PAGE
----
Besides, Cuvier had no very accurate knowledge of insects, which in his classification he degraded to a place below molluscs. We cannot address the same reproach to M. Emile Blanchard, who pursues the natural history of articulated animals, at the Jardin des Plantes. We regret keenly that in his late work on the "Transformations, Habits, and Instincts of Insects," he has not thought fit to follow the suggestions of such a title, and to dwell a little on that twofold subject of intelligence and instinct which would gain by being clearly stated. His usual studies and the direction of his labors enable M. Blanchard better than any one else to complete a blank which must be supposed one of choice only, in his work. The learned professor of the museum goes on from Cuvier's starting-point with him, and, with Flourens in his last work ("Comparative Psychology," 1865), M. Blanchard distinguishes instinct from intelligence, but he stops there. He makes no attempt whatever to measure the reciprocal influence of these two kinds of faculties in the very complex acts of insect-life; and, above all, he refrains from the study of their intelligence, full of interest as it is. "Individuals of the same species," he says, "always perform the same works without having learned any thing; instinct alone guides them." Yet, together with this instinct, as M. Blanchard himself admits, there are faculties of intellect, which offer greater difficulties of study by reason of the existence of those instinctive faculties. These very difficulties make the study more worthy of attention. How are the two classes of faculties combined? If that winged mite had nothing but the instincts that urge it, those alone would make it interesting; how is that interest increased, when in that tiny body instinct is paired with reflection that analyzes sensations, and will that determines movements! what a study might we find in these intellectual faculties used by so perfect an instinct! Does it not become indispensable to measure these faculties exactly in the case in which instinct is most developed? Suppose we were to find, contrary to Cuvier's opinion, that instinct, far from being inversely proportioned to the degree of intelligence, is just the reverse, and is greater, according as intelligence is more active.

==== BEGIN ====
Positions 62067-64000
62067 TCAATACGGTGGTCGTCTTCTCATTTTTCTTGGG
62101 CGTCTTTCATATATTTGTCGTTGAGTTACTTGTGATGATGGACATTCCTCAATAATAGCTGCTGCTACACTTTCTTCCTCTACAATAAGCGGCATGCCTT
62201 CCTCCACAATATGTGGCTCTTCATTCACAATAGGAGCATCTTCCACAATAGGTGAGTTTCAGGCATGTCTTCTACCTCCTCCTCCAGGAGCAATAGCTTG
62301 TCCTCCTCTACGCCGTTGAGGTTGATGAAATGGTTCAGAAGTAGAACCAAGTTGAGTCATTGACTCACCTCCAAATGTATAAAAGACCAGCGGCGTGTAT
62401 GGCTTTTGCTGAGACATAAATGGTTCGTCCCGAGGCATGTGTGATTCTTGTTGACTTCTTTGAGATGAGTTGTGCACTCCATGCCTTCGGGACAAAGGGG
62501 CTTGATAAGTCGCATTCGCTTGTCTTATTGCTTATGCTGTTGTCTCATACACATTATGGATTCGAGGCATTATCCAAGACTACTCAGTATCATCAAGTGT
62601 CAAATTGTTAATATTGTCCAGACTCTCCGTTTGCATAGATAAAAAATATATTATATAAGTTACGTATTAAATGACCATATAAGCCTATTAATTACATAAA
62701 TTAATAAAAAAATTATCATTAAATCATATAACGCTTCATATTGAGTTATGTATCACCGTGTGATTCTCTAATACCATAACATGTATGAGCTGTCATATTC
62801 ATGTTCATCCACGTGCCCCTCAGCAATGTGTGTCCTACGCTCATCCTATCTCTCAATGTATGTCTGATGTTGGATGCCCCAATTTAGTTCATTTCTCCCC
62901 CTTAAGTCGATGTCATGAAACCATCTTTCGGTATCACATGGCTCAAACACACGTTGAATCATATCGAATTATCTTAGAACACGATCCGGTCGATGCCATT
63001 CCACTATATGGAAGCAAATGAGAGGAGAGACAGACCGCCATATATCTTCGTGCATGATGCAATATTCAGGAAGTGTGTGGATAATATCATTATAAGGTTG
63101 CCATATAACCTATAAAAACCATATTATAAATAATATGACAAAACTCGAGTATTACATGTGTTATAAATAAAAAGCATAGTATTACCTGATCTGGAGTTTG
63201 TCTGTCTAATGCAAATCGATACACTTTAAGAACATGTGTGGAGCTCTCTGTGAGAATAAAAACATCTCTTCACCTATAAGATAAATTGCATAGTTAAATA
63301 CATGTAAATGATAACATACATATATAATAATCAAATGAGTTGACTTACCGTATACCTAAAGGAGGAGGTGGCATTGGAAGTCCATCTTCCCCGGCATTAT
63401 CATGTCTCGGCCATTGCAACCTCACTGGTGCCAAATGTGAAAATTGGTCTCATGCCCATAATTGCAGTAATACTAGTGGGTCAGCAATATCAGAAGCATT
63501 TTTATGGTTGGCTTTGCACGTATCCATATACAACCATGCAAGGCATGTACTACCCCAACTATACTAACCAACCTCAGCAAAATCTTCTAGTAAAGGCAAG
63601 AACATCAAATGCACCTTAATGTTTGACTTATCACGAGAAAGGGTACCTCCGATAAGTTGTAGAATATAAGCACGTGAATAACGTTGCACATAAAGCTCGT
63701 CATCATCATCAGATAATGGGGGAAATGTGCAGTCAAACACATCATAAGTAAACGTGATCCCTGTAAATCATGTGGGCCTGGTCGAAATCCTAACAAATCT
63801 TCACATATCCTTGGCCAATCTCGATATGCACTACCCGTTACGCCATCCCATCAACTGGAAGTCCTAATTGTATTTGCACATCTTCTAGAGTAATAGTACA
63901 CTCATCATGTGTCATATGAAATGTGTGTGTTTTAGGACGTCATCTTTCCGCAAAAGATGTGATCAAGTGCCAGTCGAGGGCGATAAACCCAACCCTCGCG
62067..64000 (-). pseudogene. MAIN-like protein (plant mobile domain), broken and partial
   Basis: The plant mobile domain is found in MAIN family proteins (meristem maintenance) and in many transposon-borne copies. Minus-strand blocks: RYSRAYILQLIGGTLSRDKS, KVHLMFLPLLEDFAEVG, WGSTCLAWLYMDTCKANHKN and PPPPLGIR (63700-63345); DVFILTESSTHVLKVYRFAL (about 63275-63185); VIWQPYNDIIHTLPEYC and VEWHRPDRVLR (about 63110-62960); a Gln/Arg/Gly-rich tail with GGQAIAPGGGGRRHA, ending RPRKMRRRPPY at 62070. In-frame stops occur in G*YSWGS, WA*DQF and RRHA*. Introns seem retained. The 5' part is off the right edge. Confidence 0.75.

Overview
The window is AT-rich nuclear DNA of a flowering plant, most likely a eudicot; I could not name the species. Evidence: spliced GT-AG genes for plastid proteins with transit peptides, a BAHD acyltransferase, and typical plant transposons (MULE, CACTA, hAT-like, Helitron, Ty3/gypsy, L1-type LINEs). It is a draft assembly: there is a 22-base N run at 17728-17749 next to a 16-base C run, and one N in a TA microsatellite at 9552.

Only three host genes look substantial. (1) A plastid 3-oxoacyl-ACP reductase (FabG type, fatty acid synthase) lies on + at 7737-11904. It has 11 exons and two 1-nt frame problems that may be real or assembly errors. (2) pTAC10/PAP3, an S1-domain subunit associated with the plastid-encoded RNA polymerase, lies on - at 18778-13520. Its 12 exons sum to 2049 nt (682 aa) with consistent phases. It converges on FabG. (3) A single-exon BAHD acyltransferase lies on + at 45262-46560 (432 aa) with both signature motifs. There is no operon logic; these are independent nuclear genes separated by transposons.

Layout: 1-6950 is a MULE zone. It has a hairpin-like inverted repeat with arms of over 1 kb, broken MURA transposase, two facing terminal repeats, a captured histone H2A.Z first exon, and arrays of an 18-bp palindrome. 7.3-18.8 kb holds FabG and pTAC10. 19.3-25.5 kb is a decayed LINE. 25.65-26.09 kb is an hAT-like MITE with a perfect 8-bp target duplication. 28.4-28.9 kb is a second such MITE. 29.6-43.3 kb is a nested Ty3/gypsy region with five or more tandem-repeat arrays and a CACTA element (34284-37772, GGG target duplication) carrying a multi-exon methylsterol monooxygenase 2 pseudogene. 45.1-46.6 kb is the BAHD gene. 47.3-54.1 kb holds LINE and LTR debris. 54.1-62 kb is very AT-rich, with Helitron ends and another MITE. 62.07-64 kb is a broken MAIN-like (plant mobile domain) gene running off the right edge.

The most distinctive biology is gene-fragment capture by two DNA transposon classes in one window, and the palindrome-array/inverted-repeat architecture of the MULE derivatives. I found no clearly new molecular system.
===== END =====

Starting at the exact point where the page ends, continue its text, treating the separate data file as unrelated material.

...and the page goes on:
This really is the truth, and it is important to fix this first point clearly in the study of instinct. Human inferiority in point of instinct is perhaps only apparent, since education hardly allows us to guess what we should be without it. We know from the history of more than one child found wild in the woods, especially from that of the idiot boy so well studied by Itard, what amazing instincts may be displayed by a human creature, even one absolutely without understanding, when abandoned to itself. Among all animals, insects are assuredly those in which instinct is most developed; we except neither birds with their nests, nor beavers with their dams. Among insects, those in which the highest expression of instinct is noted are bees, that build cells like the work of profound geometry; and particularly ants, acting with instincts yet higher, which seem to approach those perhaps smothered by education in man. A Genevese, Peter Huber, made these known to us. His book (1810) crowns a period of remarkable studies upon insects. Before his time, as far back as 1705, a woman, Mlle. Sybille de Merian, crossed the ocean and made a voyage to Surinam, to paint the caterpillars of the tropics; then after her come Réaumur, Da Geer, Bonnet, who watches night and day his flea, the daughter of five virgin generations, and, when it dies, writes to all Europe to disclaim any responsibility for the event. The pursuit grows a passion. Lyonnet passes his life in describing, drawing, and engraving the anatomy of the willow-caterpillar. Enthusiasm works miracles; Francis Huber, the father of the man of ants, although blind, performs the marvel of making wonderful discoveries as to things taking place in the inner darkness of beehives. Peter Huber, the son, is lost and absorbed in those societies of the ants to which he devotes his studies. While all Europe is agitated by coalitions, nothing from without reaches him.